Chicago-rapper Alex Wiley drops experimental mixtape ‘Tangerine Dream’

Alex Wiley recently dropped his latest mixtape Tangerine Dream and it seems no matter what this guy releases, it’s always fantastic.

The mixtape is experimental — which is also the best word to describe Alex Wiley. His progressive hip hop is something many emcees could not pull off, but this unique element makes him amazing.

Wiley is not just one of my favourite rappers; he’s also one of my favourite artists as well. The samples he uses are so different from most while his engaging flow on any beat is like no other.

Tangerine Dream does not differ  with tracks like “Red Pill” which features a sample from The Matrix as well as “Paris Freestyle” in which the outro comes from a sample of Israeli-French singer Yael Naim.

This mixtape is full of cool musical samples like these as well as intriguing spoken samples from influential people like deceased comedian Bill Hicks.

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“Quest” is the opening track on the mixtape; it’s an incredible way to start. It begins with another brilliant sample from TV On The Radio‘s song “Will Do” where Wiley leisurely flows over on his Quest to Enlightenment.

The song then has an unexpected change-up at 1:18 that introduces a quiet but heavy guitar and a simple beat on which Wiley’s words offer distortion.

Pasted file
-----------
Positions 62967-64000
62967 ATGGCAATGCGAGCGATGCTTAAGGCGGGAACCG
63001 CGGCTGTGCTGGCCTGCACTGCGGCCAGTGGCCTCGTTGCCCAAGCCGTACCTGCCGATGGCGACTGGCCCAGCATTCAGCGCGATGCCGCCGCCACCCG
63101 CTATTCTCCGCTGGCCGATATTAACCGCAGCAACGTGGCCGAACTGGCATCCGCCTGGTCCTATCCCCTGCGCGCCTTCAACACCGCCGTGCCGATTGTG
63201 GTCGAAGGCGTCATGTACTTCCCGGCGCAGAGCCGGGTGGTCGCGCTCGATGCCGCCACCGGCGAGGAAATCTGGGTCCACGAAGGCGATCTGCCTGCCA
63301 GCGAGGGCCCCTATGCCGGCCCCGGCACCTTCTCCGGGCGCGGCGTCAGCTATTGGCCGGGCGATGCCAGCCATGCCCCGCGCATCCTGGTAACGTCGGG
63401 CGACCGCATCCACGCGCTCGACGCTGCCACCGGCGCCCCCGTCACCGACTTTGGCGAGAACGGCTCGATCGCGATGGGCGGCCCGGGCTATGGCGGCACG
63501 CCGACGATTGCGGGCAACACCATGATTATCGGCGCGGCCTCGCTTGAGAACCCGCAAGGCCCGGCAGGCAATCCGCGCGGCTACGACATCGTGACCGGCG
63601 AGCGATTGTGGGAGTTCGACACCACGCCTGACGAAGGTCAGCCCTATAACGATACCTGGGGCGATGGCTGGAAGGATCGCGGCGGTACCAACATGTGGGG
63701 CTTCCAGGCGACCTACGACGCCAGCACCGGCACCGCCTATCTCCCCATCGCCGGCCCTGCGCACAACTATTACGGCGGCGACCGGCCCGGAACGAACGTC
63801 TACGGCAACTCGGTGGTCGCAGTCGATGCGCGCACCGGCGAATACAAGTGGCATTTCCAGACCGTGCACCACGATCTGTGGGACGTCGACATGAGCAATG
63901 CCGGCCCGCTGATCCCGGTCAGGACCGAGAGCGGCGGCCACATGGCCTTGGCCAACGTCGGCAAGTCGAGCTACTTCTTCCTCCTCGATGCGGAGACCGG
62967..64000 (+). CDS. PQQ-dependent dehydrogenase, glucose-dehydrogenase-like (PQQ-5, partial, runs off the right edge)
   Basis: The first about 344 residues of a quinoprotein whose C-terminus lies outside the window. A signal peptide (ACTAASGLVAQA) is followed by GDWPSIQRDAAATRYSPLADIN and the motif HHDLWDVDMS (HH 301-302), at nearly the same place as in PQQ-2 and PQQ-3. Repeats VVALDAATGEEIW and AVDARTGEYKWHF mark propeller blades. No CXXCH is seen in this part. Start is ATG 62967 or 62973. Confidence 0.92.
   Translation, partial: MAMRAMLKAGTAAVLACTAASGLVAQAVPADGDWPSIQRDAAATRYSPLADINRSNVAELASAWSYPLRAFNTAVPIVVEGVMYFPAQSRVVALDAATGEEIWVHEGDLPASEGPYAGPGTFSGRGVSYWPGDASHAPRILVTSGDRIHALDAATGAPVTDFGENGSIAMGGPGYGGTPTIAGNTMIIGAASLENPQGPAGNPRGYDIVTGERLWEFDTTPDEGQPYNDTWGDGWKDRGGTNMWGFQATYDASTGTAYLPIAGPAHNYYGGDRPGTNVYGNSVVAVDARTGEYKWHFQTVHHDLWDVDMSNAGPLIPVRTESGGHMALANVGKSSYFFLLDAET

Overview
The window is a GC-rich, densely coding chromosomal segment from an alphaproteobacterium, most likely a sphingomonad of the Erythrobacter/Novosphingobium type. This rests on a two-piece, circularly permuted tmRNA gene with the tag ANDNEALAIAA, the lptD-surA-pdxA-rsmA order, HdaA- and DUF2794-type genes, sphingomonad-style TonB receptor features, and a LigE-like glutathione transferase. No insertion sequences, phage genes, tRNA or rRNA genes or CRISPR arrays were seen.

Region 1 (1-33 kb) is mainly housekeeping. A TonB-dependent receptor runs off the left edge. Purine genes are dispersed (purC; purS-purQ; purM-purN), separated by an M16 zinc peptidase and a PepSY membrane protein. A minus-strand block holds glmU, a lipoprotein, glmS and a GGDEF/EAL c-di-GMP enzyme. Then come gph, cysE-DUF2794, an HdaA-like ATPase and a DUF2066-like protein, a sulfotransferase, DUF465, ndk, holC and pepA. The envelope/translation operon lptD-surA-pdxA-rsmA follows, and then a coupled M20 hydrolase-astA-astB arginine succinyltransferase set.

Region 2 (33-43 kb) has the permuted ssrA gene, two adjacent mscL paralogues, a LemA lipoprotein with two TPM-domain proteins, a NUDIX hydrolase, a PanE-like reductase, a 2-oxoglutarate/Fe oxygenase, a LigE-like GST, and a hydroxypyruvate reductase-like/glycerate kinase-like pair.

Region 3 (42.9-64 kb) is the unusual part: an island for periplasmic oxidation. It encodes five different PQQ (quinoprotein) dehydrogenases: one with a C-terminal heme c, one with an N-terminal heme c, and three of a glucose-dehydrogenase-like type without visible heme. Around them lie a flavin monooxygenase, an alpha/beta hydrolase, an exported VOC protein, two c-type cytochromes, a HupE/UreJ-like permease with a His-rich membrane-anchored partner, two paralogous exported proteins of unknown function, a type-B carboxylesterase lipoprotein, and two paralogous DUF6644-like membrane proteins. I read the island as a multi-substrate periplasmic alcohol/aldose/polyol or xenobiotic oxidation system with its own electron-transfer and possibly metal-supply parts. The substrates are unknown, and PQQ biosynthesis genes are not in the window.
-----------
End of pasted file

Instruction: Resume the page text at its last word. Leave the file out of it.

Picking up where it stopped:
The original sample returns as the song fades out to an audio sample of someone saying “It’s a dream” which is a perfect introduction to what this mixtape is about.

“Servin’ it Freestyle” has sampled harp music from Dorothy Ashby which would not sound out-of-place in a video games Oblivion or Skyrim, while the feature from hip hop duo Low Gravity is on point; Alex Wiey isn’t half bad on the beat either.

“Servin’ it Freestyle” has sampled harp music… which would not sound out-of-place in a video games Oblivion or Skyrim.

“iNEEDTHAT” (an Apple reference?) is another standout track and probably the closest thing that resembles your typical hip hop track on the mixtape.

“Games” best displays Alex Wiley’s ability to spit bars while “Fire” stays true to his earlier releases as it bears similarities to tracks like “Ova” from Village Party or “Japanese” from Village Party II.

Alex Wiley has knocked it out the park again but people are still sleepin’ on him; hopefully people will wake up to the music soon enough.